As a spell of drought dramatically comes to an end with a weekend of thunderstorms and some much needed heavy rain, I find myself considering the conditions in my garden once again: can a garden submerged in the worst of winter weather also be drought-ridden in summer? Apparently it can, as the fissures etched on the soil surface will testify. So, I have resolved to grow annuals in the sites that suffer these variable conditions, chiefly along the waterfront, and perhaps punctuate with a few shrubs that are able to cope with waterlogging. Annuals will have faded and gone long before the onslaught of winter and, if I collect the seeds, I will have a new supply to sow next year.
I want to make my garden appear natural so that it sits well in its semi-rural surroundings and so, inspired by the colourful fields surrounding Rye last year; fields full of pale-blue flax, the somewhat stronger blue of chicory and the red of the common field poppy, and for economy as much as enjoyment, I cast wildflower meadow seeds into some of the beds unaffected by the river. Once more the Rye landscape is a mosaic of colour and so too are my meadow plants, albeit on a much humbler scale. They are a mix of poppies, cornflowers, marigolds and echiums and they have brought intense colour to a number of beds without costing very much at all. Indeed, they might have filled even more beds or borders but, like many sceptical gardeners, I sowed the seed too densely not believing that all would germinate. The last to fall from the box were distributed more thinly however and as a result got much more room to branch out and form flower buds, unlike their spindly neighbours, these are strong and impressive plants.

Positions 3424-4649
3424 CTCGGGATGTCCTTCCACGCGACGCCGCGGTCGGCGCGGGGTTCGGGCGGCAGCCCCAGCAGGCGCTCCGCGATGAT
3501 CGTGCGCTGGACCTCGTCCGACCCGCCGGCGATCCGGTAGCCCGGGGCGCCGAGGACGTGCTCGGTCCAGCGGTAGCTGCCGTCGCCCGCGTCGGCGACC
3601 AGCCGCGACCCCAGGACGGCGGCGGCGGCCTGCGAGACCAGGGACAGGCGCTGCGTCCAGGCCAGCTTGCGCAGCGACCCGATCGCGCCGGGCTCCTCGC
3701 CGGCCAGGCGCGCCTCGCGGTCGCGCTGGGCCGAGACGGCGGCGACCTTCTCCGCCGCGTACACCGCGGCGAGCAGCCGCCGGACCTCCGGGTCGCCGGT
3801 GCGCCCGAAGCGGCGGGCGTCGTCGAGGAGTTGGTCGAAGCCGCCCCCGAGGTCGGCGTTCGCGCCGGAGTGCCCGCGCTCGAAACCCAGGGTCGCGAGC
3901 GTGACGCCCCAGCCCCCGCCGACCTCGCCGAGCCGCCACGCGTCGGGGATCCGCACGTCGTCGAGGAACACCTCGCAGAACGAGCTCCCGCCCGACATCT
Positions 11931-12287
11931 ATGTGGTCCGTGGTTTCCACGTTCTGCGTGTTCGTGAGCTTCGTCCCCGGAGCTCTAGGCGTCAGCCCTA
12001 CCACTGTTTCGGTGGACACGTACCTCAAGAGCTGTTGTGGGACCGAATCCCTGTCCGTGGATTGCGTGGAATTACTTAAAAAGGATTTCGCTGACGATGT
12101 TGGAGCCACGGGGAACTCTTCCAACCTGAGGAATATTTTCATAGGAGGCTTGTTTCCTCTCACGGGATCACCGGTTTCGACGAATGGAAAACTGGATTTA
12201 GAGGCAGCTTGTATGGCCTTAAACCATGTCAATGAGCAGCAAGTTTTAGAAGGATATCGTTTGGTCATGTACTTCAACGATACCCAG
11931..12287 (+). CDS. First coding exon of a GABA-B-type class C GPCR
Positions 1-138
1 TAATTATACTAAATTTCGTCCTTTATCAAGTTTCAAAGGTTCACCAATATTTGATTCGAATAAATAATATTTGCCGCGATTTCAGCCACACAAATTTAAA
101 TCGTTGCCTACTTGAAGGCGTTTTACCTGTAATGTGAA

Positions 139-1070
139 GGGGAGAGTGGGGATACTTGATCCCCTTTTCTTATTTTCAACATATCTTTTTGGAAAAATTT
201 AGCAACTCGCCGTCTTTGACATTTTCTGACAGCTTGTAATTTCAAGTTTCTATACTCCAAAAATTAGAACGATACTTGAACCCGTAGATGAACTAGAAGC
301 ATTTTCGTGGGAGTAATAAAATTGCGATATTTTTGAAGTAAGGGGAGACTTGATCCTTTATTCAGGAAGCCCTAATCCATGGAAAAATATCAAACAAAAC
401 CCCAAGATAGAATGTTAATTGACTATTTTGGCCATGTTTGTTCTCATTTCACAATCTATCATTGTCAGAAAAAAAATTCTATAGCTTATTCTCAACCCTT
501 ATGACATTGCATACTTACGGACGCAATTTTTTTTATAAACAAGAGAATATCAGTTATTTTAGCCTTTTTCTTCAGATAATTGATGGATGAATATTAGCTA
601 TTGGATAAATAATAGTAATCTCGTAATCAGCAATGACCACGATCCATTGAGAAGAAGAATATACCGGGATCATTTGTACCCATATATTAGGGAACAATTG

I have chosen to grow annuals in these waterside beds, but I may well sow some perennial meadow mix through some of the other beds and borders next year. The only difference in their cultivation is that you must cut perennials back just as they begin to burst into bloom to encourage the plant to form a really good root structure- not a job for the sentimental or faint-hearted as it can be pretty heartbreaking to see the ensuing devastation.
Both types are extremely easy to grow if you follow a few basic rules. Annual meadow plants prefer a fertile soil that has been turned over and enriched with some organic matter, whereas perennials do best on poorer soil. In each case however, the bed must be weed-free so that when the plants germinate they are not competing for nutrients, light and water with thuggish plants such as grasses, docks or nettles. Sow perennials in late autumn sprinkling the seeds on to a 15 cm mulch of sand (this suppresses any weeds that may be lurking in the soil) and gently rake over. Chop the plants back with a mower set to a high cut in spring and then once more in summer. Sow annuals in autumn or spring mixing the seed with sand so that you can see where they are falling. Again, these should be raked in afterwards. Nothing could be simpler and no sight more charming than poppies and other wildflowers moving in a summer breeze.